While away on an expedition a few weeks ago, I managed to find enough props about to have a game of Nurdles.

The group I was with had never heard of it - yet I was playing it in the early eighties, most break times.

For the uninitiated; Nurdles (well the version I recall anyway), is a game of skill, whereby you atempt to knock a can off of the top of a pole (cut down 12 x12 pole is ideal) with a lump hammer. The pole is normally placed into soft ground, and the can placed on top; Compo cheese was always the favorite due to its weight, although a tin of beans can also be used.

Points are awarded as follows for an underarm throw from about 25 feet:

Ground thump (ie hammer lands on ground and shock of impact dislodges can) - 1 point

Shaft to pole (Shaft of hammer hits pole and dislodges can) - 2 Points

Head to pole (Head of hammer hits pole and dislodges can) - 3 Points

Shaft to Can (Shaft of hammer hits can directly and dislodges can) - 4 Points

Head to Can (or Nurdle!) Head to Can (Head of hammer hits can directly and dislodges can) - 5 Points

I'd be interested in any variations of details such as height of pole, weight of hammer, distance from pole etc....

Watch this space for more details of Army Nurdling Championships!!
On exersise we just use vehicle CES items,
2x shovels
2x sledge hammers
2x empty beer cans
For a bit more exitement wait till its dark and use cylumes to mark the position of the equipment.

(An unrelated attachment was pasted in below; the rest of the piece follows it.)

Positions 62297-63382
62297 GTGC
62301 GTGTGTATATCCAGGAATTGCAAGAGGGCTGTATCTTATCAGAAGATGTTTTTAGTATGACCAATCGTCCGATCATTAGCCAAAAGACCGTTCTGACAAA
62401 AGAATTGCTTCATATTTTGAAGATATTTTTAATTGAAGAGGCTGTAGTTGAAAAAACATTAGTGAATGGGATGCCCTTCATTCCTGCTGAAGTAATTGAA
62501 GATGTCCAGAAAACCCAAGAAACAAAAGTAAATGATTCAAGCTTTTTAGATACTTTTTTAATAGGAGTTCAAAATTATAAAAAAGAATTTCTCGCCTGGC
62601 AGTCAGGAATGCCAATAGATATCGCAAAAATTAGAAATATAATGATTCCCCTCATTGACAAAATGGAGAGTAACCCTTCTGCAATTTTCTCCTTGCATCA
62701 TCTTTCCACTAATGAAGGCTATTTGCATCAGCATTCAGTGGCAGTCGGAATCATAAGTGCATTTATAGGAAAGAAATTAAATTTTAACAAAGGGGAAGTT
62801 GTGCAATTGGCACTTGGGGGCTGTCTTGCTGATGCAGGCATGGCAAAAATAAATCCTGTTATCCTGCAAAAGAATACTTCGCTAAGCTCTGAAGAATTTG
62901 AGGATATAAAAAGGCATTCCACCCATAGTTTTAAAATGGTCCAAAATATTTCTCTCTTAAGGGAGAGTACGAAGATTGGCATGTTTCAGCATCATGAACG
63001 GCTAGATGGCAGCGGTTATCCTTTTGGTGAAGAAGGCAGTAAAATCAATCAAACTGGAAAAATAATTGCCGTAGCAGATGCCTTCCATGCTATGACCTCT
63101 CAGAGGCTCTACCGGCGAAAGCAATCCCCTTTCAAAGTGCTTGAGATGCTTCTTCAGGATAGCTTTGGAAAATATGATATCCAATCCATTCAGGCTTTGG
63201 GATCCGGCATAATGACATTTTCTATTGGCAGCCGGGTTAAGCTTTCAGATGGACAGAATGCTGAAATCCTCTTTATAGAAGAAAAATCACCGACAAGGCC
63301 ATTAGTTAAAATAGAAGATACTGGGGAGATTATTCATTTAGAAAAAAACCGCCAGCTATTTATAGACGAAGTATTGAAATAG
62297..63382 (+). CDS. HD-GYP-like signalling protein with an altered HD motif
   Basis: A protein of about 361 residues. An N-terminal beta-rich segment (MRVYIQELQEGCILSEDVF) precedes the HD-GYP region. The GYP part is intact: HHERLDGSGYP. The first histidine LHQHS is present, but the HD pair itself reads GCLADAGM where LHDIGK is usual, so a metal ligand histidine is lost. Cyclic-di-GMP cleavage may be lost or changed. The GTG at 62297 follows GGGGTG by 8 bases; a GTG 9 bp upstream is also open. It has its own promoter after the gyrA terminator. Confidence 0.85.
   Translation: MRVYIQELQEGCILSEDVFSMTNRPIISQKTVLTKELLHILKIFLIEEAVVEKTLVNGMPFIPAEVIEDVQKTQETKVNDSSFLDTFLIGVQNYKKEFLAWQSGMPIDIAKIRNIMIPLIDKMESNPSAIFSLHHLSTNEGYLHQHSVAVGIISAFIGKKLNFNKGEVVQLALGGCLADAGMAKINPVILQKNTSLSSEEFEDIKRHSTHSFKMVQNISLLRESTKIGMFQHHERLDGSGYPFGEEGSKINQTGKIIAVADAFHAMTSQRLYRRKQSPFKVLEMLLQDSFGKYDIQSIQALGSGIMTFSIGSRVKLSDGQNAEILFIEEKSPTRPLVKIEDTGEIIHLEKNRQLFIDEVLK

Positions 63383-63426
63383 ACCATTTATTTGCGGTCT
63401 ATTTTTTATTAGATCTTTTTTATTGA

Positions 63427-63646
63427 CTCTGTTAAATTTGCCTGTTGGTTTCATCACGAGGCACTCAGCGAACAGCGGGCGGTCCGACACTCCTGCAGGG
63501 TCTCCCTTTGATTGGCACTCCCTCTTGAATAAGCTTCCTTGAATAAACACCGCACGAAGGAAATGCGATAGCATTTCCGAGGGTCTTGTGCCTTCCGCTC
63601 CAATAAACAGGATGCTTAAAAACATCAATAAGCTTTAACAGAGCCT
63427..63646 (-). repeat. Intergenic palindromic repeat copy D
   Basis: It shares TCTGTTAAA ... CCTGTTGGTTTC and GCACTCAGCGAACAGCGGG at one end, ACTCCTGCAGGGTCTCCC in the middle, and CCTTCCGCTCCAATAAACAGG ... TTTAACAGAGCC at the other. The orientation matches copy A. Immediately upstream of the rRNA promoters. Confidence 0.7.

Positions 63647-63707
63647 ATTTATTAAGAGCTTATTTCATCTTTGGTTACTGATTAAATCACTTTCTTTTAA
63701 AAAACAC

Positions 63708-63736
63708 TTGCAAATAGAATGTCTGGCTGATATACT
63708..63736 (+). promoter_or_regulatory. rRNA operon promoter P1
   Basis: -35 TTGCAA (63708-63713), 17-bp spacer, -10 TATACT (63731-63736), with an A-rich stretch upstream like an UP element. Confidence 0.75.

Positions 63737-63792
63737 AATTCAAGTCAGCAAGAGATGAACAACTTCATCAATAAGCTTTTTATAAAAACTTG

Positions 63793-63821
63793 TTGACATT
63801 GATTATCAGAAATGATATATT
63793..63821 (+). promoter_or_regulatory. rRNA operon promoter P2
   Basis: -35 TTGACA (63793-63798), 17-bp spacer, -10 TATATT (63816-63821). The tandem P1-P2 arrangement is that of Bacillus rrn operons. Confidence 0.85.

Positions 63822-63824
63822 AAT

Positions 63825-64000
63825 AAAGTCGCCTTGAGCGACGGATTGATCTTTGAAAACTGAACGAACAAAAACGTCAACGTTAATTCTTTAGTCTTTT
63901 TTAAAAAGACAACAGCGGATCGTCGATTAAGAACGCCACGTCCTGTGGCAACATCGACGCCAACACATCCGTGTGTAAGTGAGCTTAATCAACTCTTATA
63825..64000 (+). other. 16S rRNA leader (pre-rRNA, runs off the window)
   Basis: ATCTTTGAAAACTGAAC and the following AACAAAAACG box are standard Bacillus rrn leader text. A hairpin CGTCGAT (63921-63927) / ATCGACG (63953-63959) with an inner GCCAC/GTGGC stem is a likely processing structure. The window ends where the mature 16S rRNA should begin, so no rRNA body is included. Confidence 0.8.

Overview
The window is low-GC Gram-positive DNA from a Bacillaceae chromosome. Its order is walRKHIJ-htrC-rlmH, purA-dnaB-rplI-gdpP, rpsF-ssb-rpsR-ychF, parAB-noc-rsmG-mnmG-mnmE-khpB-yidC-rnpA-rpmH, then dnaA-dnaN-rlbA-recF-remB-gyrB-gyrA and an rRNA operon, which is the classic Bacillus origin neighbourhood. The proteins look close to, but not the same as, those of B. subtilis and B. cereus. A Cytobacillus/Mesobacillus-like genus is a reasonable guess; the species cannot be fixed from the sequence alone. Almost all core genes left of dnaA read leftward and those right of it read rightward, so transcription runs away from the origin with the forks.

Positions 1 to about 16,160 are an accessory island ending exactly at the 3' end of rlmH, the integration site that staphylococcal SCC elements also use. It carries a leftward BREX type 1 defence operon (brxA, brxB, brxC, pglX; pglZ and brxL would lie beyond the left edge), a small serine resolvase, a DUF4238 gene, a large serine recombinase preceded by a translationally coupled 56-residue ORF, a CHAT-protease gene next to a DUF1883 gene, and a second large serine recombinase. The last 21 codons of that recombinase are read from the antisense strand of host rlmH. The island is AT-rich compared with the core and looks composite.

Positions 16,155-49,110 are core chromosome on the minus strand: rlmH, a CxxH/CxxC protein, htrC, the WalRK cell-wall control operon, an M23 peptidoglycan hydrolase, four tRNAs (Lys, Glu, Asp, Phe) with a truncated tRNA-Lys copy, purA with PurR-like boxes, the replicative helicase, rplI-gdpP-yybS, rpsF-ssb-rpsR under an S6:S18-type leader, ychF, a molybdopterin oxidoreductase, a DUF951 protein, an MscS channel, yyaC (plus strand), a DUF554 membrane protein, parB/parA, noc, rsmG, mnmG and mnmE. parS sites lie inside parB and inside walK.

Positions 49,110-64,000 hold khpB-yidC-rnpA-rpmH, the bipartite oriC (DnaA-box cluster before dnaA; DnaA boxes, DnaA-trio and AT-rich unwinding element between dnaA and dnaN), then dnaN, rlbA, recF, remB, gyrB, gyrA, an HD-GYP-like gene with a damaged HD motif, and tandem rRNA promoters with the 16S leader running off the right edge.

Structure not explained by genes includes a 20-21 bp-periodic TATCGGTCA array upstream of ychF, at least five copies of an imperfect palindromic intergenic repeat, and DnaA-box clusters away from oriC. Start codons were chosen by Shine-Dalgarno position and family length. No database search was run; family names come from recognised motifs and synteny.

Ah !! The nurdle has turned.

I first played it with shovels useless army issue, tins compo cheese and hammer lump heavy and short.

We used to play outside the camnet when non tac and under the cam net when tactical.
Terms were slightly different - 1 point for a trembler
2 points for shaft to shaft
3 points for head to shaft
4 points for shaft to tin
5 points for a nurdle or head to tin.

We used to have a handicap system as well for the better players. This involved greater distance, left handed throwing, blindfold throwing and throwing with gloves on the wrong hands.

The good old days!!!
We used a longer pitch almost cricket pitch size, a long handled sledgehammer and a dented compo tin on a shovel handle as the nurdle. The nurdle was defended by a batsman (armed with another shovel who would be blindfolded if he were gwarr). Between the nurdler (throwing the hammer) and the nurdle the defending team could opt to have a catcher (also to be blindfolded if gwarr). A sucessful catch put his team back in to nurdle, ie to score points. The game would finally end when no two men could stand, the unit had no shovels left, or in the event of a death (gwarrs excepted).
A better use for the aforementioned Gwahs can be found by playing 'William Tell' Nurdles

Latest Threads